This precious human birth
My friend Cecily recently lost her brother to illness. He had just turned 50 the week before he died. She is devastated.
Cecily is one of my best friends from college. We’ve known each other for 32 years. It’s that rare kind of friendship where even if months pass without connecting, we still pick right up where we left off. We’ve never lived anywhere near each other since graduation, but we’ve stayed in touch through all our ups and downs. It’s a friendship I treasure.
When she came to visit after her loss, there was something very poignant about it. It turned into something of a wake up call for me.
I’ve written here many times about my busy-holic tendencies. It turns out I’m in one of my legitimately busiest periods in years. I recently took on a new part-time job, on top of working to build my coaching practice, and teach meditation and dharma. This week, I start attending a training program one day a week. My husband wants to start some home renovations to prepare our townhouse for sale. And I’m keeping up with my singing engagements and voice lessons. I’ve said this many times and I’ll say it again. Everything I’m doing is very important to me. I have a hard time seeing what to cut.
But sometimes I take things too seriously. I get so driven and sucked into my vision of where I want to go that I forget to live my life right now. And Cecily’s visit reminded me of that.
At my sangha group this week, it was timely that we discussed the traditional Buddhist teaching on the Four Reminders. Here’s one presentation of them, in verse form:
This human birth is precious,
our opportunity to awaken.
The body is impermanent,
and time of death is uncertain.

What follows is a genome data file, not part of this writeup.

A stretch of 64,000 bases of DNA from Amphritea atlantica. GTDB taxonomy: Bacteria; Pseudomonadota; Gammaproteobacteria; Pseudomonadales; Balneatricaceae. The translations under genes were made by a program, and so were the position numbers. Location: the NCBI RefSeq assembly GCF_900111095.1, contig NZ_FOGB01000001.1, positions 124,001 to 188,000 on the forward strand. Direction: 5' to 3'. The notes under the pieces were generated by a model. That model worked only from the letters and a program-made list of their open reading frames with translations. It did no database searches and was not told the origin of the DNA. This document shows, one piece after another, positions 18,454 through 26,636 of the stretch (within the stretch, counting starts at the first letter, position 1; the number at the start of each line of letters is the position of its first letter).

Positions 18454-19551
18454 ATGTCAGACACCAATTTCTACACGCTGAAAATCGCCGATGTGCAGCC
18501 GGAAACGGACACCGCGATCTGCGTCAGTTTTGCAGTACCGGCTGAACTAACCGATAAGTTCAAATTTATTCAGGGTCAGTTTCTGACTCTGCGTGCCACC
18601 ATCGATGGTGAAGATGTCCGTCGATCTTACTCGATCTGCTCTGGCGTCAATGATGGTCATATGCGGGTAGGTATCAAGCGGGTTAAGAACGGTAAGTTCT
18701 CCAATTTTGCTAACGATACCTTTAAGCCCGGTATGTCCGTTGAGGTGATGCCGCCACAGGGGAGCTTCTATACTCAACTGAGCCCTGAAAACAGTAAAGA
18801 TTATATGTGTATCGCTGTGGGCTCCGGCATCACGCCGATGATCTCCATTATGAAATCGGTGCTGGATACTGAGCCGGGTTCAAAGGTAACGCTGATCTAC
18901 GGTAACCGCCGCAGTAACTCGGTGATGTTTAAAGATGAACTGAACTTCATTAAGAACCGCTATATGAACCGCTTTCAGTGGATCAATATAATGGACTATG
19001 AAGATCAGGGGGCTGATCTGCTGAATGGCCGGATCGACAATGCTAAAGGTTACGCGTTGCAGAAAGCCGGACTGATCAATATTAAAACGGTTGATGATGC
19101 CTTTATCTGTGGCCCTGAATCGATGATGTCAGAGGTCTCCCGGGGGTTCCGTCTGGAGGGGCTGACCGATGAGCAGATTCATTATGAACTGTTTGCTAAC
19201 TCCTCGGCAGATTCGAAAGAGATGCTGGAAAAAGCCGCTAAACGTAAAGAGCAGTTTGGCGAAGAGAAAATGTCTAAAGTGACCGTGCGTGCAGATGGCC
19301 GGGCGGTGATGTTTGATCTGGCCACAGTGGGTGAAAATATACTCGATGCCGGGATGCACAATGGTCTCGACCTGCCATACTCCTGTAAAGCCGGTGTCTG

The cause and effect of karma
shapes the course of our lives.
Life has inevitable difficulties,
no one can control it all.
This life we must know
As the tiny splash of a raindrop.
A thing of beauty that disappears
Even as it comes into being.
Therefore I recall
My inspiration and aspiration
And resolve to make use
Of every day and night to realize it.
– Compiled by Viveka Chen, based on verses by Tsongkhapa (14th century Tibetan master)
What this teaching says to me is this. Of all the millions of different circumstances that I might have been born into, I was given this fortunate human birth. I have everything I need, and the freedom to choose how to live. How foolish it is to spend my life like a hungry ghost — constantly grasping after some elusive future.
Right Now is a good time to appreciate what precious gifts I’ve been given. And make the best use of them, both for my own benefit and for everyone else’s. When else could I do that? Besides, I don’t know how long my good fortune will last. Things could change tomorrow. I don’t know. And the opportunity might not come again.
For now, I’m not in a position to change my overloaded schedule. But I can change my mindset. For one, I realize how precious Cecily’s friendship is to me. Even though we’ve been friends for 32 years, there have been big chunks of time when we weren’t connecting. Now that we’re both in our 50s, I’m seeing more clearly how the time ahead of us is finite.
Seeing her and reflecting on the Four Reminders have given me my wake up call. There really is no time to lose.
The image above is the Holstee Manifesto Poster, available for sale here.